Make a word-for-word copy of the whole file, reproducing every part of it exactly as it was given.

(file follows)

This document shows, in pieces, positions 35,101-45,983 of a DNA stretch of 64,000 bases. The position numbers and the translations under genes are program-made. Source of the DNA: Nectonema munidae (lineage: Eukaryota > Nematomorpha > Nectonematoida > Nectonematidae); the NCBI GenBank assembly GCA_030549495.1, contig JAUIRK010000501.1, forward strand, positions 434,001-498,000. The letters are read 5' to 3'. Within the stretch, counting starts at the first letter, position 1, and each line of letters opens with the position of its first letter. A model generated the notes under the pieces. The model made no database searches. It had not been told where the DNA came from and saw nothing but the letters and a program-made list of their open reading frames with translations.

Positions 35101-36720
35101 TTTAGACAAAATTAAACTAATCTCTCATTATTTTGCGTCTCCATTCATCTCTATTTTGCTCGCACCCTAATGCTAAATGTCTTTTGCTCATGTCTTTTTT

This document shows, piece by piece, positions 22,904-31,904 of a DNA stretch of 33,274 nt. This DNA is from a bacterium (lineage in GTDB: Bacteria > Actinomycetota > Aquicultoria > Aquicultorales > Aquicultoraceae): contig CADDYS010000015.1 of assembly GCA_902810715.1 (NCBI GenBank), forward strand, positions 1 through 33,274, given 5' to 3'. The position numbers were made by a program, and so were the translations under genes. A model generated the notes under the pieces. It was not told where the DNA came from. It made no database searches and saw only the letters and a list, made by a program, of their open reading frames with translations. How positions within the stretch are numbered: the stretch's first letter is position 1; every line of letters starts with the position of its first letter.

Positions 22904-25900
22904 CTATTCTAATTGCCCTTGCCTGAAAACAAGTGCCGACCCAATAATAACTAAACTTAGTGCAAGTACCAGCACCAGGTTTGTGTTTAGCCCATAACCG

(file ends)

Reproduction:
This document shows, in pieces, positions 35,101-45,983 of a DNA stretch of 64,000 bases. The position numbers and the translations under genes are program-made. Source of the DNA: Nectonema munidae (lineage: Eukaryota > Nematomorpha > Nectonematoida > Nectonematidae); the NCBI GenBank assembly GCA_030549495.1, contig JAUIRK010000501.1, forward strand, positions 434,001-498,000. The letters are read 5' to 3'. Within the stretch, counting starts at the first letter, position 1, and each line of letters opens with the position of its first letter. A model generated the notes under the pieces. The model made no database searches. It had not been told where the DNA came from and saw nothing but the letters and a program-made list of their open reading frames with translations.

Positions 35101-36720
35101 TTTAGACAAAATTAAACTAATCTCTCATTATTTTGCGTCTCCATTCATCTCTATTTTGCTCGCACCCTAATGCTAAATGTCTTTTGCTCATGTCTTTTTT

This document shows, piece by piece, positions 22,904-31,904 of a DNA stretch of 33,274 nt. This DNA is from a bacterium (lineage in GTDB: Bacteria > Actinomycetota > Aquicultoria > Aquicultorales > Aquicultoraceae): contig CADDYS010000015.1 of assembly GCA_902810715.1 (NCBI GenBank), forward strand, positions 1 through 33,274, given 5' to 3'. The position numbers were made by a program, and so were the translations under genes. A model generated the notes under the pieces. It was not told where the DNA came from. It made no database searches and saw only the letters and a list, made by a program, of their open reading frames with translations. How positions within the stretch are numbered: the stretch's first letter is position 1; every line of letters starts with the position of its first letter.

Positions 22904-25900
22904 CTATTCTAATTGCCCTTGCCTGAAAACAAGTGCCGACCCAATAATAACTAAACTTAGTGCAAGTACCAGCACCAGGTTTGTGTTTAGCCCATAACCG